Image

WanderWoman: Getting around Hanoi

Hello everyone! This is my third WanderWoman post about my Hanoi trip. I am very much excited to show you fragments of Hanoi through local transport. Vietnamese people have several ways to roam around and they’re not just about cabs and buses. Let me show you different ways to explore the country (some in three wheels or less).

Screenshot 2017-07-22 at 3.18.35 AM - Display 1

 

CYCLOS

Screenshot 2017-07-22 at 3.19.41 AM - Display 1

Above is a photo of cyclos famous among tourists in Hanoi. It is a three-wheeled vehicle that can carry up to two people. This kind of transportation is endemic in Asian countries like Vietnam. In China, they call this rickshaw. Unlike the typical bicycle with sidecar, the cyclos have a seat at the front for passengers and the driver at the back.

XE OM

hanoixeom

Xe om (say ohm) is known as motorbike taxi in Vietnam. But what I like about it more is the real translation of the word which means “motorbike hug”. Since Vietnam is filled with two-wheeled vehicles, it is expected that local transport like xe om are used by tourists for sightseeing. Even though xe om is faster and more affordable majority still prefer cabs not just for the safe option for transportation but because English speaking driver can be a great guide as well.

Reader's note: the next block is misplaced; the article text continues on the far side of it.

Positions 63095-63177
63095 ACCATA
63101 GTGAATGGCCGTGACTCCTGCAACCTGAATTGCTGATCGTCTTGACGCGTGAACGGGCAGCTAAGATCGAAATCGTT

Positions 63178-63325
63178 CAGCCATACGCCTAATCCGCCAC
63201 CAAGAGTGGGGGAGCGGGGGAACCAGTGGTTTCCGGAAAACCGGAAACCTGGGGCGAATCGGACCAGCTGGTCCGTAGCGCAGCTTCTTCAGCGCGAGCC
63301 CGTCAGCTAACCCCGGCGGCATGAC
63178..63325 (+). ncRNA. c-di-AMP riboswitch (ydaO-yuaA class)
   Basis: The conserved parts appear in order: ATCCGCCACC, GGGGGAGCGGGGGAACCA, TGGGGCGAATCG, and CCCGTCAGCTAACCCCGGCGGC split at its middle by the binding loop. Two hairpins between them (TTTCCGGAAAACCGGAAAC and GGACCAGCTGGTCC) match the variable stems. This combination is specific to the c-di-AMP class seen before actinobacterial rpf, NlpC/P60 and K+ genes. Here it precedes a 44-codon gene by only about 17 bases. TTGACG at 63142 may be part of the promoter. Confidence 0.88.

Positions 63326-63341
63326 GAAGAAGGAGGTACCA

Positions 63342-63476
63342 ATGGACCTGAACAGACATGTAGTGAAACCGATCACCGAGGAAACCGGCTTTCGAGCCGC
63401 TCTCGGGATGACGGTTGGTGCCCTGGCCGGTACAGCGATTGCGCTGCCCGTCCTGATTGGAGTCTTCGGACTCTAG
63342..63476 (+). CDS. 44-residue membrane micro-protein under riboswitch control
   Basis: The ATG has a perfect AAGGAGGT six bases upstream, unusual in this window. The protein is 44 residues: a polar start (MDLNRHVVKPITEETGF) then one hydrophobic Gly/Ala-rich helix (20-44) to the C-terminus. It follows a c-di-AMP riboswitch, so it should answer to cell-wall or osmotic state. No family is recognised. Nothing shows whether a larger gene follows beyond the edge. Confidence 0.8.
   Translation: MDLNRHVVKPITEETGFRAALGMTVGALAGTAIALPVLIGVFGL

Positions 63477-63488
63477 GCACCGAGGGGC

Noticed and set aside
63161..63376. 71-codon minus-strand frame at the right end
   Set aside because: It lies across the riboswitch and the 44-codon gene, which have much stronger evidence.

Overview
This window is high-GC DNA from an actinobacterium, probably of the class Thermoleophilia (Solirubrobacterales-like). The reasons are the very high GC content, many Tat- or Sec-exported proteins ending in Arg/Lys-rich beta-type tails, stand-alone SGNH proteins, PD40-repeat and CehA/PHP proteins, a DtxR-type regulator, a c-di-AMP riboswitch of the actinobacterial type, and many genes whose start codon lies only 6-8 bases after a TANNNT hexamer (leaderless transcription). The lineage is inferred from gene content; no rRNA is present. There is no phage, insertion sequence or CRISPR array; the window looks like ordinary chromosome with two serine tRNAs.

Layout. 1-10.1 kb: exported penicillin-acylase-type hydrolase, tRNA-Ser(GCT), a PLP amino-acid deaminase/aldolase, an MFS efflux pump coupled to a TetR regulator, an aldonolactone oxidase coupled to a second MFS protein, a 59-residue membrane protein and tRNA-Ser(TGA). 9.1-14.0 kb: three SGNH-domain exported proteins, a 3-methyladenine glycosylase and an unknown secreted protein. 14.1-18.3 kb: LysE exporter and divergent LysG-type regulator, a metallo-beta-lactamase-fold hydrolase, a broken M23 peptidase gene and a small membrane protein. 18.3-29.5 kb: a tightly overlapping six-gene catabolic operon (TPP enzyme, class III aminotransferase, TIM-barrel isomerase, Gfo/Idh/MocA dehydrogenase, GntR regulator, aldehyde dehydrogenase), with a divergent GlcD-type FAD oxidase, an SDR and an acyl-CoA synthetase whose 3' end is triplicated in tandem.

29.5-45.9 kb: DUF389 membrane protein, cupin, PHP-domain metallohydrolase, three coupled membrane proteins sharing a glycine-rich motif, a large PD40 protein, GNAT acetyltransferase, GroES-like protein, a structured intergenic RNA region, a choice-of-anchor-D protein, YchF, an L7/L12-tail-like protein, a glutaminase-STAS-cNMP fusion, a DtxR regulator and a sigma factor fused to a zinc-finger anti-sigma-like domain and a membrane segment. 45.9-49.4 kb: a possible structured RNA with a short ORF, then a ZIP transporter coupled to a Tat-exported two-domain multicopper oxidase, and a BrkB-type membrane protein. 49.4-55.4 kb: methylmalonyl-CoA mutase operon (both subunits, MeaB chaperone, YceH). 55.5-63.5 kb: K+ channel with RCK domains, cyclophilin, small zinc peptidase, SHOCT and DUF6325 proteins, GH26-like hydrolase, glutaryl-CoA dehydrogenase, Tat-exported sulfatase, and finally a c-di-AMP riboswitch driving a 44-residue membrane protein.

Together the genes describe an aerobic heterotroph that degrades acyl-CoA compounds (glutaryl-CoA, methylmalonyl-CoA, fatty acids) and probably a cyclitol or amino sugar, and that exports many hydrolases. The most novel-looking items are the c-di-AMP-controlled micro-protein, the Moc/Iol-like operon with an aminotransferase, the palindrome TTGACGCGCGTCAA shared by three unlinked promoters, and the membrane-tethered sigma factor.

Screenshot 2017-07-22 at 3.15.36 AM - Display 1

CITY BUSES

Buses are currently the only means of public transportation around Hanoi. Each buses have different numbers that corresponds to different towns and bus stops. Although few travelers deal with buses to the evident language barrier, I find this convenient, safe and cheaper than xe om.

Image

PIG OUT: Vietnamese Street food

tumblr_ost37bQ05K1qfxg3qo1_500

Aside from the different sights to see in Hanoi, I am excited to share my first hand experience on Vietnamese street food. From food carts to food bikes to vendors rolling out in droves, the choices of yummy food seem to be endless. My friend and I tried everything we saw on the streets. We had breads, noodles and different kinds of desserts. In between our stay, we also looked out for different cafés to enjoy their classic cà phê.

Screenshot 2017-07-22 at 3.17.02 AM - Display 1

FIRST STOP.